with Gedächtnis [memory]. Our language says das Gedächtnis. But it also says die Erkenntnis [cognition], die Befügnis [authority], and again das Begräbnis [the funeral], das Geschehnis [the incident]. Kant, for example, in his linguistic usage sometimes says ‘die Erkenntnis’ and sometimes ‘das Erkenntnis,’ often right near each other.13 We may, therefore, without violence, translate Mnemosyne [with the German feminine] “die Gedächtnis,” “Lady Memory,” corresponding to the Greek feminine.

Hölderlin, you see, names the Greek word Mnemosyne as the name of a Titanness. She is the daughter of Heaven and Earth. Mnemosyne, as the bride of Zeus, becomes in nine nights the mother of the Muses. Game and Dance, Song and Poem belong to the womb of Mnemosyne, of die Gedächtnis [memory]. Evidently, this word names here something other than the capacity meant by psychology: the capacity to retain what is past [das Vergangene] in representation. Memory recollectively thinks what has been thought [Gedächtnis denkt an das Gedachte]. But the name of the mother of the Muses does not mean memory as a haphazard recalling of just anything that can be thought. Memory is here the gathering of thinking, which remains gathered to that which has already previously been thought because the latter above all constantly would love to be considered. Memory is the gathering of recollection about what above all else is to be considered. This gathering shelters with itself and conceals in itself that which in advance remains to be thought, remaining with everything that essences and is addressed as essencing [Wesendes] and as having-been [Gewesenes]. Memory, the gathered recollective thinking of what is to be thought, is the wellspring of poetry. Accordingly, the essence of poetry rests in thinking. The myth, i.e., the legend [die Sage] tells us this. Its saying calls forth [heißt] what is eldest, not only insofar as it is earliest according to time-reckoning but because it remains, according to its essence, once before and someday [voreinst und dereinst], what is most worthy of thought. Of course, as long as we represent thinking according to the details about it that logic provides us; as long as we do not take seriously that all logic has already attached itself to a particular manner of thinking – so long will we be unable to realize that and to what extent poetry rests in recollection.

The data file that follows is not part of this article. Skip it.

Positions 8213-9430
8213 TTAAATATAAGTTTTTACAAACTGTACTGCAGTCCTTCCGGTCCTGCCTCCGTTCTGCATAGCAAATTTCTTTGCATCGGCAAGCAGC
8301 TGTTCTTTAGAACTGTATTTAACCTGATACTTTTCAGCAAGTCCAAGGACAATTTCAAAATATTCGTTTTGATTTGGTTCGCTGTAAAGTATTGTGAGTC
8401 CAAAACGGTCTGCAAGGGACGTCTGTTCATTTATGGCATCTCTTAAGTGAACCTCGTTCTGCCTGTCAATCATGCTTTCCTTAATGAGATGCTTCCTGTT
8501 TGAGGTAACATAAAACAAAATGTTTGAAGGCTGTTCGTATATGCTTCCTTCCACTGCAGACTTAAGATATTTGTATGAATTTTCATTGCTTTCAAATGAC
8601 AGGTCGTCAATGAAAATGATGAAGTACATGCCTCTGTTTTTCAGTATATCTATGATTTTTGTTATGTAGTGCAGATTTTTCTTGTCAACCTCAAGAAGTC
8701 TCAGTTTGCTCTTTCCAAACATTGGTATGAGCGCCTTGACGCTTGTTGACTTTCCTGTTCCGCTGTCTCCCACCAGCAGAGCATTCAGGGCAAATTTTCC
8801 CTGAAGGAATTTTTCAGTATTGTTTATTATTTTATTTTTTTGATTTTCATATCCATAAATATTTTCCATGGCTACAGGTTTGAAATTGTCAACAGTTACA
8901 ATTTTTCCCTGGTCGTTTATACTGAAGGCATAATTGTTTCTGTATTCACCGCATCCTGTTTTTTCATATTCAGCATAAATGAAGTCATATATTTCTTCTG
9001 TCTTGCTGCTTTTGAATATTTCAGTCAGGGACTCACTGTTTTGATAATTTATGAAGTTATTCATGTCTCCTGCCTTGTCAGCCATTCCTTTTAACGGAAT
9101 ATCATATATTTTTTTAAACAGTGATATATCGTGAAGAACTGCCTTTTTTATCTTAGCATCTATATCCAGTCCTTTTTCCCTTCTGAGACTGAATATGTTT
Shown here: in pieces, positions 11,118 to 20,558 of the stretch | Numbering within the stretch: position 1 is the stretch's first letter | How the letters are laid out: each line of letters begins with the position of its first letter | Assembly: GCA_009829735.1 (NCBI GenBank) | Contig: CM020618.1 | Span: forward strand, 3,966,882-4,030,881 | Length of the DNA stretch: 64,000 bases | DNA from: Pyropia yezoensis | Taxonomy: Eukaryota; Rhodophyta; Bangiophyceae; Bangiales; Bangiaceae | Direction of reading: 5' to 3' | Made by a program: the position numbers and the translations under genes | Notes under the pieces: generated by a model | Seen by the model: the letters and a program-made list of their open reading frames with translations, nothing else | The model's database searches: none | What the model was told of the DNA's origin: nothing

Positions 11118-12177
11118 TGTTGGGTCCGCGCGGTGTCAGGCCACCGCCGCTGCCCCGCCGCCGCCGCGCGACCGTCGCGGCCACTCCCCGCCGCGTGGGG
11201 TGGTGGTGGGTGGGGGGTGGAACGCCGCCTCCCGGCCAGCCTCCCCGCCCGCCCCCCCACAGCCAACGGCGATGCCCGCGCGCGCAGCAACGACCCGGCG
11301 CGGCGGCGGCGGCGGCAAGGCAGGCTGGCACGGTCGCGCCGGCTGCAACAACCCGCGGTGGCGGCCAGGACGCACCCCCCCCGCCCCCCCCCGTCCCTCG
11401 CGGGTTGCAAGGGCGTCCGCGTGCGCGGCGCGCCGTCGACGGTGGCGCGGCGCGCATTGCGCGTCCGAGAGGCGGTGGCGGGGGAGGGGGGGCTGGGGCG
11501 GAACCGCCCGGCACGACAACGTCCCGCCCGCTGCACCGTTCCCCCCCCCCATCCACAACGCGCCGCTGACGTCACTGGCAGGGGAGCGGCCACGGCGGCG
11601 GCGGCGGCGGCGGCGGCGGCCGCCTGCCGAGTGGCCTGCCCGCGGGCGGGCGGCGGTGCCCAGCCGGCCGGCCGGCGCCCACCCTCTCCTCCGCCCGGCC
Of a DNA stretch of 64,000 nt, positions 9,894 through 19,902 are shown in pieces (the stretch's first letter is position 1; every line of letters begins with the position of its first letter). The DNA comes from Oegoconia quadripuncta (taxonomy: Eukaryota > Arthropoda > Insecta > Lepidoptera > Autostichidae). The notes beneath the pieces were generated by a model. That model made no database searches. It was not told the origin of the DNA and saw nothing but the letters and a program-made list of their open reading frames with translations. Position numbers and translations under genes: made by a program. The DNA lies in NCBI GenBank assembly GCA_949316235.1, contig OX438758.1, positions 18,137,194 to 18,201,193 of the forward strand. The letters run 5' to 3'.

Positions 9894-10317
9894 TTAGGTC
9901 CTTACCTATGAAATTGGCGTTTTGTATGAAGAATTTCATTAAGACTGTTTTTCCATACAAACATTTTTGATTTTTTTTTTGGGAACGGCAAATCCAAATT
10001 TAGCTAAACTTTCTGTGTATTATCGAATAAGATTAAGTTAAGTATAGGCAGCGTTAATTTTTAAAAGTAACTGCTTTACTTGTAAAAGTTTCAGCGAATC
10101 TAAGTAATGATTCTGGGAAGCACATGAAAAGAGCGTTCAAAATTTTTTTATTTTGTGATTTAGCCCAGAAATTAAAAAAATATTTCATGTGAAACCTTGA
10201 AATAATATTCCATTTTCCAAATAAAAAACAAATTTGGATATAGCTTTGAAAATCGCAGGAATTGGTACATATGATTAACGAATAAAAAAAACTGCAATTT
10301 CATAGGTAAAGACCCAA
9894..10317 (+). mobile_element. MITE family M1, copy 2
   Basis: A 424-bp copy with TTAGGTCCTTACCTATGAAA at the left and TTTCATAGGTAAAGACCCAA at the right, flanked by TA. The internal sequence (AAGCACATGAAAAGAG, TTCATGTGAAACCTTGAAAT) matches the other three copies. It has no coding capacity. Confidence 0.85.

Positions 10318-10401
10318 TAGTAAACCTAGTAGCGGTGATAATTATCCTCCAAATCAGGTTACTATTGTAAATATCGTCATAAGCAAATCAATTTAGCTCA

13 [Gray does not include these last two sentences in his translation.]